Sounds like a good documentary. That is good for exisiting Engineers, but we need movies that will make real engineering a thing kids want to do. I like "October Sky" too (by the way, the book is called "Rocket Boys", they are anagrams), but it was more about perserverance and dreams than engineering. It is a great representation of what scientists and engineers are really like, and a great story. I think a lot of people who see the movie will admire Homer (and he deserves it, it is a true story), but they won't want to be Homer.
What we need is a story of an Engineer taking on a problem that we can all identify with, like a disease or other common threat to human life. Without getting too technical, show his ideas, his inspirations, and frustrations. The process he goes through at a level that most people can understand (it is okay if there are a few things they can't). And the most important part, his eventual win and how much it means.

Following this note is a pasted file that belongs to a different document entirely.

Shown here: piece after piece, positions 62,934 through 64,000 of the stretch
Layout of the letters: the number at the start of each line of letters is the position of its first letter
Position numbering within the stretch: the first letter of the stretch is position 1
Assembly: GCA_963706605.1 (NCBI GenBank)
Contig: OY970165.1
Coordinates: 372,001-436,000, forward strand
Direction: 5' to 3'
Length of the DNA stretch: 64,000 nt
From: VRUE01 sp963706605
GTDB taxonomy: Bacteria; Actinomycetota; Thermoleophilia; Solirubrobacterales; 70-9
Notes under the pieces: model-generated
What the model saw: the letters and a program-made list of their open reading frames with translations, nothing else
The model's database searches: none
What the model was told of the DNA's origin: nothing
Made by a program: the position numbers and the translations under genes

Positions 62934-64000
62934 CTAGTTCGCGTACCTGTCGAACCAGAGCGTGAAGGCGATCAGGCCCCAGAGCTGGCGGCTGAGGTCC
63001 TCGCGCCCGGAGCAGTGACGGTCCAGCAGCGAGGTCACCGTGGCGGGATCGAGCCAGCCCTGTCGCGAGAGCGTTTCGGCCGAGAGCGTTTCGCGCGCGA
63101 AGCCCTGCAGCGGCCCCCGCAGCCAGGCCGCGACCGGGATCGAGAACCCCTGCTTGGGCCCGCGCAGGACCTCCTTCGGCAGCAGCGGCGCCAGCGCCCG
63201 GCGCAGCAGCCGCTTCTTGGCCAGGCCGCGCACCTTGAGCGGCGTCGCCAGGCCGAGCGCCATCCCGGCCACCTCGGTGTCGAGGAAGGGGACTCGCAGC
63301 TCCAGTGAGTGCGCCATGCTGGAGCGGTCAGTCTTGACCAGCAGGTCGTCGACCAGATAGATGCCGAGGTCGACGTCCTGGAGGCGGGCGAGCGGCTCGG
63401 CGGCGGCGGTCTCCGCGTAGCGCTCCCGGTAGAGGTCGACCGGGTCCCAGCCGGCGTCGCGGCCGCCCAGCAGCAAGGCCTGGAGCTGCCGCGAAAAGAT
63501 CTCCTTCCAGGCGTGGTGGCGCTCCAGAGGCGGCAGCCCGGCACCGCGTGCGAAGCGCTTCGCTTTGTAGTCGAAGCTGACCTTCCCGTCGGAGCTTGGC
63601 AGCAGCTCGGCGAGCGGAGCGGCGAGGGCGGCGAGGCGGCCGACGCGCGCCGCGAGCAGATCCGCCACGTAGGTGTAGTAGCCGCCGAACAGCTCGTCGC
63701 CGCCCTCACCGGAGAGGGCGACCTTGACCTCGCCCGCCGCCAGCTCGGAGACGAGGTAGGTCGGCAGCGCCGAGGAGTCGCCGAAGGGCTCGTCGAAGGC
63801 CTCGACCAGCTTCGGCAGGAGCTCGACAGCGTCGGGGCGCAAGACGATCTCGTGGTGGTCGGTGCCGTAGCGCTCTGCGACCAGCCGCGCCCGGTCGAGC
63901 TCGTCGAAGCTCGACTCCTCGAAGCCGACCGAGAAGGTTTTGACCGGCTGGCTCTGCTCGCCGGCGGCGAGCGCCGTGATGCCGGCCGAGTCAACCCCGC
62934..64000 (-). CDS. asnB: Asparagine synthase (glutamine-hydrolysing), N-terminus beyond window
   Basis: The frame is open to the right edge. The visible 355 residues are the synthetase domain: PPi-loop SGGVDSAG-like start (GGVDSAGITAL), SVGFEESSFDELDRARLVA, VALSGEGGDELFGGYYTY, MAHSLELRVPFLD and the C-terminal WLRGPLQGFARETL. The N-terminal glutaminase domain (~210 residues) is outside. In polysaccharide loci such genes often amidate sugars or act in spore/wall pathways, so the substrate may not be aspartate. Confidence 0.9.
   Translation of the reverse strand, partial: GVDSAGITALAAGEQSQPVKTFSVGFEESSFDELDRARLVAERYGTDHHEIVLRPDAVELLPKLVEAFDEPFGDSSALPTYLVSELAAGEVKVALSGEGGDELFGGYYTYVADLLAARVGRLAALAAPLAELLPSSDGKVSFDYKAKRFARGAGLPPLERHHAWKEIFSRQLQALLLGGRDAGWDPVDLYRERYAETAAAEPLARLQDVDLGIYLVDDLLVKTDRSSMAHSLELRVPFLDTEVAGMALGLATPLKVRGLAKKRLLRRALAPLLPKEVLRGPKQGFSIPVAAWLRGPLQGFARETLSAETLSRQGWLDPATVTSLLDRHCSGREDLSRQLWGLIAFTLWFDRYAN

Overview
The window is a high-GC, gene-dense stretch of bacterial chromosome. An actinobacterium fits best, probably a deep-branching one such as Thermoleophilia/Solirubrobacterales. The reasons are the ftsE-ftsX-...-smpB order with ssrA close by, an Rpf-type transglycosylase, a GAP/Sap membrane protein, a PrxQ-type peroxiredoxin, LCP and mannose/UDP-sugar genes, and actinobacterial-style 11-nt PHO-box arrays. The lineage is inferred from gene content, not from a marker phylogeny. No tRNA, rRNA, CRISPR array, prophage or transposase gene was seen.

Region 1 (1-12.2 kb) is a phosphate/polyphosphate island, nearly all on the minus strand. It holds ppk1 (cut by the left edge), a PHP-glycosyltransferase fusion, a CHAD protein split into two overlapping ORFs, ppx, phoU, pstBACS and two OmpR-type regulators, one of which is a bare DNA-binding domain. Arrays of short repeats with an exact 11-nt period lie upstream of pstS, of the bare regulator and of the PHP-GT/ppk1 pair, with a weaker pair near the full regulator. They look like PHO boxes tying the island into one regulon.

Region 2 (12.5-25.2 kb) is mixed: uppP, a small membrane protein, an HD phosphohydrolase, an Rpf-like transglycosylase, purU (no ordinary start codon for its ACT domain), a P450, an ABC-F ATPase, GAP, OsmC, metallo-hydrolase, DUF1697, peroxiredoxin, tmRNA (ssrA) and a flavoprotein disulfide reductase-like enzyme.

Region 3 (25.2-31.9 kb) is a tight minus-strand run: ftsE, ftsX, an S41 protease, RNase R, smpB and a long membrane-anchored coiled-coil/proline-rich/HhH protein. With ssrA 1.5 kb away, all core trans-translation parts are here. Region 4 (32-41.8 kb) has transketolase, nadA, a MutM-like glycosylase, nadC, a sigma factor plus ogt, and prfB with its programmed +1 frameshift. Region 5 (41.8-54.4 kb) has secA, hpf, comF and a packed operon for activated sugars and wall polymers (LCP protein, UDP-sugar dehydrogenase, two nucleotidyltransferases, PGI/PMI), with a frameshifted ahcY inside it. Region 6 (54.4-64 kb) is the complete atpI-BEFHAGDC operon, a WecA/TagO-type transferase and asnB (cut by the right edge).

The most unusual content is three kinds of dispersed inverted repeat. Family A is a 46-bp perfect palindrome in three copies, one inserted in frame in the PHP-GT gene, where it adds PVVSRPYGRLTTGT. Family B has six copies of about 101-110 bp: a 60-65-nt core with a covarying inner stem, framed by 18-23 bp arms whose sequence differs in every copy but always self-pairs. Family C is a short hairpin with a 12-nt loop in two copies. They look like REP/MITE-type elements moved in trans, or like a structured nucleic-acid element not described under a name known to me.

If we can communicate that Engineering is about overcoming technical obstacles to win great victories, that will inspire people. Even those who feel it is beyond them will admire the people who are doing these things and want to support them.
Know any movies like that?
BTW I don't mean that there should not be technical details in the movie. There should be, and they should be accurate. However, the audience has to be able to follow what is going on. The details have to be presented in a way that everybody can understand them.
OK guys you are just mentioning some others to be different. Apollo 13 is flat out hands down the best, on several levels. First: It shows the foibles of all the lowest bidder problems. The CO2 scrubbers round in the comand module square in the LEM. Then the movies show the best of AMERICAN ENGINEERING SPRIT, we simply won't let these guys be lost. Finally the thinking on their feet of the actual astronauts, and the fact that they actually had to fly the thing! Spam in a can my a$$. We need goals like this again.